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Librarians learn about all aspects of library technology at this year’s Computers in Libraries conference and exhibition

April 6, 2001, Medford, NJ — Computers in Libraries 2001 (CIL 2001) took place March 14 – 16 at the Washington Hilton and Towers in downtown Washington, DC. Nearly 3,000 participants attended the comprehensive conference and exhibition that covered all aspects of library technology.

This year’s programming revolved around four simultaneous tracks—the IP Institute, the WebWizards’ Symposium, Systems, and iContent—and librarians came to learn all types of things, such as, how to get grants, how to improve their automation systems, how to manage content, how to perform better searches, how to design and manage Web pages, how to promote their services, and how to manage an intranet. However, while each track focused on something different during the three days of the conference, there were a few topics that came up again and again:

  • Multimedia/streaming video—More bandwidth will allow for better multimedia and easier distance-education projects.

  • Better/friendlier design—Librarians want interfaces that users will understand better and enjoy more, so that they will search through library sites instead of commercial search engines.

  • Computer/information literacy—Everyone agrees that the public needs more education in order to benefit from today’s electronic environment.

  • Digitalization/e-books—Digitizing projects are hot, and electronic books are being experimented with as part of a new wave of electronic information.

  • Peer-to-peer networking—Librarians are studying Napster as a possible model for information sharing.
CIL 2001 also included a variety of pre- and post-conference workshops. These half-day and full-day workshops allowed attendees to get a more in-depth look at certain topics than what was allowed in the 45-minute sessions that took place during the main conference. Some of the more popular workshops included “Advanced Web Searching”, “A Librarian’s Primer on XML”, “Teaching the Internet in 49 Minutes”, and “Designing Usable Library Sites”.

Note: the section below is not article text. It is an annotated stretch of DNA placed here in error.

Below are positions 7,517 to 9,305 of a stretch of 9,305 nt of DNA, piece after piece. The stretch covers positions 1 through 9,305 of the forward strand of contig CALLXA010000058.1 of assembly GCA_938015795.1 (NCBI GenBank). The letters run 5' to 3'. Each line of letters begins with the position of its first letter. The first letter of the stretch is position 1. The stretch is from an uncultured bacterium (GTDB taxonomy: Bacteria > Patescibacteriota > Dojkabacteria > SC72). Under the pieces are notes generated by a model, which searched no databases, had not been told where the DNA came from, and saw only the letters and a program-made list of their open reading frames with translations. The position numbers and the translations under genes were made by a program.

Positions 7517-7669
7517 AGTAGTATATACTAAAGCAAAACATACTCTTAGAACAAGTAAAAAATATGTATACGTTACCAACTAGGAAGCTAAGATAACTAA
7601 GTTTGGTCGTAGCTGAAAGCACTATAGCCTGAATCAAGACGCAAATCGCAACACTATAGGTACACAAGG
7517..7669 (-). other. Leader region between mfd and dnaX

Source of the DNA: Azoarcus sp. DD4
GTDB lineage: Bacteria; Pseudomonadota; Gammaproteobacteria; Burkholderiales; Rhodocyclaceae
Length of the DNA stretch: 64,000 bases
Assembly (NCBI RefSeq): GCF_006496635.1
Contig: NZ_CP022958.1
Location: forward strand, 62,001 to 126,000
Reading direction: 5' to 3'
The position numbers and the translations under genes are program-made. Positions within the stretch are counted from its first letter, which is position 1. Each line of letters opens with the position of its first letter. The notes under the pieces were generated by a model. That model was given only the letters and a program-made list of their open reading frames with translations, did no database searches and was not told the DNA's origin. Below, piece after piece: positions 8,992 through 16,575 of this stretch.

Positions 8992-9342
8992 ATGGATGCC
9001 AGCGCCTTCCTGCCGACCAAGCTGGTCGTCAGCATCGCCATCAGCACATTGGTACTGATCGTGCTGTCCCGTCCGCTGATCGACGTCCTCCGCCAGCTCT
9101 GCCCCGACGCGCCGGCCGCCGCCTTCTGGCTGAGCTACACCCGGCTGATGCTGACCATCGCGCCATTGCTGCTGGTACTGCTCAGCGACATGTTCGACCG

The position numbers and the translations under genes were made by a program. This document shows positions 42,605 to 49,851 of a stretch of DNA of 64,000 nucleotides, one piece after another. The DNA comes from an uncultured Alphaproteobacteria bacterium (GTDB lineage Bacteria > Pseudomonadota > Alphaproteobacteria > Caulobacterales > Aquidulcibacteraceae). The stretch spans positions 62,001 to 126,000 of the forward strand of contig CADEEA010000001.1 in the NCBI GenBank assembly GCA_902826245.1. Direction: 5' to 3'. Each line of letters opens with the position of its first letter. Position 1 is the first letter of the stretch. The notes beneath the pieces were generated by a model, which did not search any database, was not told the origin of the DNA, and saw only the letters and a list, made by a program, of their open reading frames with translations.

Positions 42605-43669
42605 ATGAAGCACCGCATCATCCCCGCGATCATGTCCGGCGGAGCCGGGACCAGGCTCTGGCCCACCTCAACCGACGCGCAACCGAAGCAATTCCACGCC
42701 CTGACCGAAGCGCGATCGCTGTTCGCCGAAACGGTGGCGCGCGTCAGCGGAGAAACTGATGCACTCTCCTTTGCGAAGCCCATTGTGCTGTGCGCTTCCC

Other conference highlights included a Wednesday evening technology and knowledge forum that took a look at dead and emerging technologies. A pithy panel, led by columnist D. Scott Brandt, played on the theme of the popular TV show Survivor. Each panelist gave his opinion of which “dead” technology should be “voted off the island.”

In the exhibit hall two companies introduced new products, Systems, Inc. and Interface Software, Inc.’s Visual Net for Libraries software creates large-scale data maps by combining a navigation system with information-rich visuals. By creating a visual map of a library’s catalog, researchers are able to find what they need more quickly and with far less guesswork. Also premiering at CIL 2001 was Interface’s PC Reservation, a software package that manages access, use, and scheduling of public PCs.

Computers in Libraries 2002 will be held March 13 – 15, 2002 at the Washington Hilton and Towers, Washington, DC. For more information, please contact ITI at 800-300-9868 (outside the U.S. call 609-654-6266), e-mail, or visit

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